The Diamondbacks handed a one-year contract offer to free agent second baseman Kelly Johnson last week thought to be worth around $2 million. According to a Monday evening report from MLB.com’s Steve Gilbert, they’re hoping to hear back from the infielder within the next few days.
Johnson drew a surprising amount of interest this winter despite posting a disappointing .224/.303/.389 batting line during the regular season. The Cardinals, Nationals, and Astros were all in the mix for the second
baseman and the Pirates were even considering using him in the outfield.
The D’Backs, though, can offer Johnson what most other clubs haven’t been willing to — a full-time job at second base. Acquiring the 27-year-old would also allow Arizona management to get serious about dealing infielder Augie Ojeda, who surfaced as a possible trade candidate during December’s Winter Meetings and drew a decent level of interest from opposing clubs.
Not long after the new ownership group bought the Miami Marlins, face of the franchise Derek Jeter made it clear that he wanted the home runs sculpture beyond the outfield fence gone. He simply doesn’t like it aesthetically and many think that, among Jeter’s goals, he’d like to erase any trace of Jeff Loria’s legacy, which includes the sculpture.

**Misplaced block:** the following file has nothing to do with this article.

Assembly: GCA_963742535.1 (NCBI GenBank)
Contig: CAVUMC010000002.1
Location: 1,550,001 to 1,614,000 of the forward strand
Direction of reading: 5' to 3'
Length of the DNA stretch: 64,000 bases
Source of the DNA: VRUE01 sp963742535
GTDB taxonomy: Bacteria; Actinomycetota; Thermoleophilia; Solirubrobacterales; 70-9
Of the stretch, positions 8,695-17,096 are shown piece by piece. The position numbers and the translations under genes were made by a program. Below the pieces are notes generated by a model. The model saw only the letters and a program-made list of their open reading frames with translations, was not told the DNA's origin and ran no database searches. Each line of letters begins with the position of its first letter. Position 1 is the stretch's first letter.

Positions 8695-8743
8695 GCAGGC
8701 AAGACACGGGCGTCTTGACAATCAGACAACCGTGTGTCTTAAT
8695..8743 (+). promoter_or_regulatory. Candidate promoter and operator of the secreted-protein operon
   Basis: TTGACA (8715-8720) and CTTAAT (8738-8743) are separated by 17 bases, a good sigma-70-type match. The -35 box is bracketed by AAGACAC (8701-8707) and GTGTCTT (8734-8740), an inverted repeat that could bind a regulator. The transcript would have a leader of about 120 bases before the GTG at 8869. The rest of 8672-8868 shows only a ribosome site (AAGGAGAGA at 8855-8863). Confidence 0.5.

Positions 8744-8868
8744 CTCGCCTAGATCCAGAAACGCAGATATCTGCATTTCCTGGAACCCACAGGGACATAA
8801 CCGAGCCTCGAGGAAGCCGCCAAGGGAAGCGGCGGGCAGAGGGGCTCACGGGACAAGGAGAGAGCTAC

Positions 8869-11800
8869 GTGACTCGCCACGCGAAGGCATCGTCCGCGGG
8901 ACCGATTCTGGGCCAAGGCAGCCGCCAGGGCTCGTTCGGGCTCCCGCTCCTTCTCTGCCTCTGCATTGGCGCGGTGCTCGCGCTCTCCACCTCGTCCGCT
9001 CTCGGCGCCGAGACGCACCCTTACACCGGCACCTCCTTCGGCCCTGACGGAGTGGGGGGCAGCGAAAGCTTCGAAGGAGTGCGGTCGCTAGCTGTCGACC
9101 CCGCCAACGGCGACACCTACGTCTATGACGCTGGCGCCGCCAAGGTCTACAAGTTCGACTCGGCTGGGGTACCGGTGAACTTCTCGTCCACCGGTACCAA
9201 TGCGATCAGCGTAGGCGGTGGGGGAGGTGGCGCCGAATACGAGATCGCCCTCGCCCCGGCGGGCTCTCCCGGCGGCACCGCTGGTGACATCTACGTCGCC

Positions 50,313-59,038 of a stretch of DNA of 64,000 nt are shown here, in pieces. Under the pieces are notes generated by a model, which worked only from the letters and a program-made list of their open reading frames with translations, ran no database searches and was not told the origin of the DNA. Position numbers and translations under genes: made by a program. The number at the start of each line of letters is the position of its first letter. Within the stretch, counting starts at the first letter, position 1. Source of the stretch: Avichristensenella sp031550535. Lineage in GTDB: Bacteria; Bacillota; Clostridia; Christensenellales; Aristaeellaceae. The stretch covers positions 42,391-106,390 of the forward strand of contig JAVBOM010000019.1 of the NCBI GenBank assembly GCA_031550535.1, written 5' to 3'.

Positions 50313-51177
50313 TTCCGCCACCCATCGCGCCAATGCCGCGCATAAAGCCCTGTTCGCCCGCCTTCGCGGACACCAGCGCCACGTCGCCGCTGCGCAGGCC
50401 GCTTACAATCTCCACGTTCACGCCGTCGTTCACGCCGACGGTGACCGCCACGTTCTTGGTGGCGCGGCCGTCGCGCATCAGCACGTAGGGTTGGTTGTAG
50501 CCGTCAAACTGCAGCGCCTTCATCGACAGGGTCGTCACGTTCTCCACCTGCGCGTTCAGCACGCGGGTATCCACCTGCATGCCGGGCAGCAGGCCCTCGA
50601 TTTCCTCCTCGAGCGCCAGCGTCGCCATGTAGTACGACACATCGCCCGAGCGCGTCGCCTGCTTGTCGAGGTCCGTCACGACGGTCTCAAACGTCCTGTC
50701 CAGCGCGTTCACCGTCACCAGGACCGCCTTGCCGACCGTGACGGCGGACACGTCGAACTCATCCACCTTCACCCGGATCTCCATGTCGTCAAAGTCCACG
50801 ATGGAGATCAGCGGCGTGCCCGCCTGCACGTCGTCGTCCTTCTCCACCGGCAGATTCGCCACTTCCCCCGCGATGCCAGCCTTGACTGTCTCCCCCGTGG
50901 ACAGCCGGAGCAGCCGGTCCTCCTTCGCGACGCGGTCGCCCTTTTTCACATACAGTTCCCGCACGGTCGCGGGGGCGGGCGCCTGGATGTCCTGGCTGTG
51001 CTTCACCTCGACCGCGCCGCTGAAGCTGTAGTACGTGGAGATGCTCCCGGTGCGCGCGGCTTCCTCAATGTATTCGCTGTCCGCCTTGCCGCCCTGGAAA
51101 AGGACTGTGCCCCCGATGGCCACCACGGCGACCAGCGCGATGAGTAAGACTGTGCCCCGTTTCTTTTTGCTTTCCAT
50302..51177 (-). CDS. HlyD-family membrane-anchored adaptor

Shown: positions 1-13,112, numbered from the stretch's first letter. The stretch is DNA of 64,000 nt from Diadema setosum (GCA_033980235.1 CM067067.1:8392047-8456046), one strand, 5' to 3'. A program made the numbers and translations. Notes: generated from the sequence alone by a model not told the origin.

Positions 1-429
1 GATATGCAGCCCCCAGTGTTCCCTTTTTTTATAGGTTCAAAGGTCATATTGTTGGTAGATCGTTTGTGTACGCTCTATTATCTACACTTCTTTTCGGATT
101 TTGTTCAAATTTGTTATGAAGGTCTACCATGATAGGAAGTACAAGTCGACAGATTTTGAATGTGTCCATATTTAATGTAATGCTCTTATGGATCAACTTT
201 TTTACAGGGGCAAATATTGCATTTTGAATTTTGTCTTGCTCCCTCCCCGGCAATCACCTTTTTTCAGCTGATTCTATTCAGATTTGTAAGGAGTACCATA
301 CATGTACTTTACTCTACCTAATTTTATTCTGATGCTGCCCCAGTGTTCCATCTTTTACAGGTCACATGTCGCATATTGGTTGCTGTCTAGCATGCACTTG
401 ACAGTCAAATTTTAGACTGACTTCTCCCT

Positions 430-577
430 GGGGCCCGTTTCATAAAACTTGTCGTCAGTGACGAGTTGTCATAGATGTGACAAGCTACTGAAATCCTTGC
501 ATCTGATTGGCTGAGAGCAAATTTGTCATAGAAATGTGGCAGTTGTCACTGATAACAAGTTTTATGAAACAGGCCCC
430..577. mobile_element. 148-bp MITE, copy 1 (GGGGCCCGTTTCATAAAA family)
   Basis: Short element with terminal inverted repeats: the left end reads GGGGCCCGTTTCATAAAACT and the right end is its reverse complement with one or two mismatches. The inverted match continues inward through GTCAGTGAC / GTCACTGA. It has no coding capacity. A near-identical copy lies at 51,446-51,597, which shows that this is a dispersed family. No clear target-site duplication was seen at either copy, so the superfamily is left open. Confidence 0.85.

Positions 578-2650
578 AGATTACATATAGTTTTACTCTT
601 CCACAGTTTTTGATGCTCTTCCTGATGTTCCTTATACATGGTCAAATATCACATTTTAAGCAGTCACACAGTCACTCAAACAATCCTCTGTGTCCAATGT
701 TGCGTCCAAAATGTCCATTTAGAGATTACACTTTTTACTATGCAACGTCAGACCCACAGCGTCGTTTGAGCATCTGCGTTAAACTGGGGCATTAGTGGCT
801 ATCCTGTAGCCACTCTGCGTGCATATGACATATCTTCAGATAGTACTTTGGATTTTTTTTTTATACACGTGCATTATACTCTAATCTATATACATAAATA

The problem: the sculpture is not Jeter’s to remove. The sculpture is public property, purchased as part of the Art in Public Places program, which requires art to be installed for the public in county-owned buildings, which includes Marlins Park. Miami-Dade officials have said that moving it was not possible as the sculpture was “not moveable” and was “permanently installed: as it was designed specifically for Marlins Park. And that’s before you get into how logistically complicated it would be to move it. It’s seven stories tall and is connected to a hydraulic system, plumbing and there’s electricity.
What Jeter wants, however, Jeter eventually gets. From the Miami Herald:
The Miami Marlins won county permission on Tuesday to move its home-run sculpture out of Marlins Park to the plaza outside . . . In its new location outside, “Homer” will still turn on for home runs, as well as at the end of every home win and every day at 3:05 p.m., an homage to Miami’s original area code.
It may or may not be moved before Opening Day, but once it is moved there will be a new seating and standing room only area for spectators where the sculpture currently sits.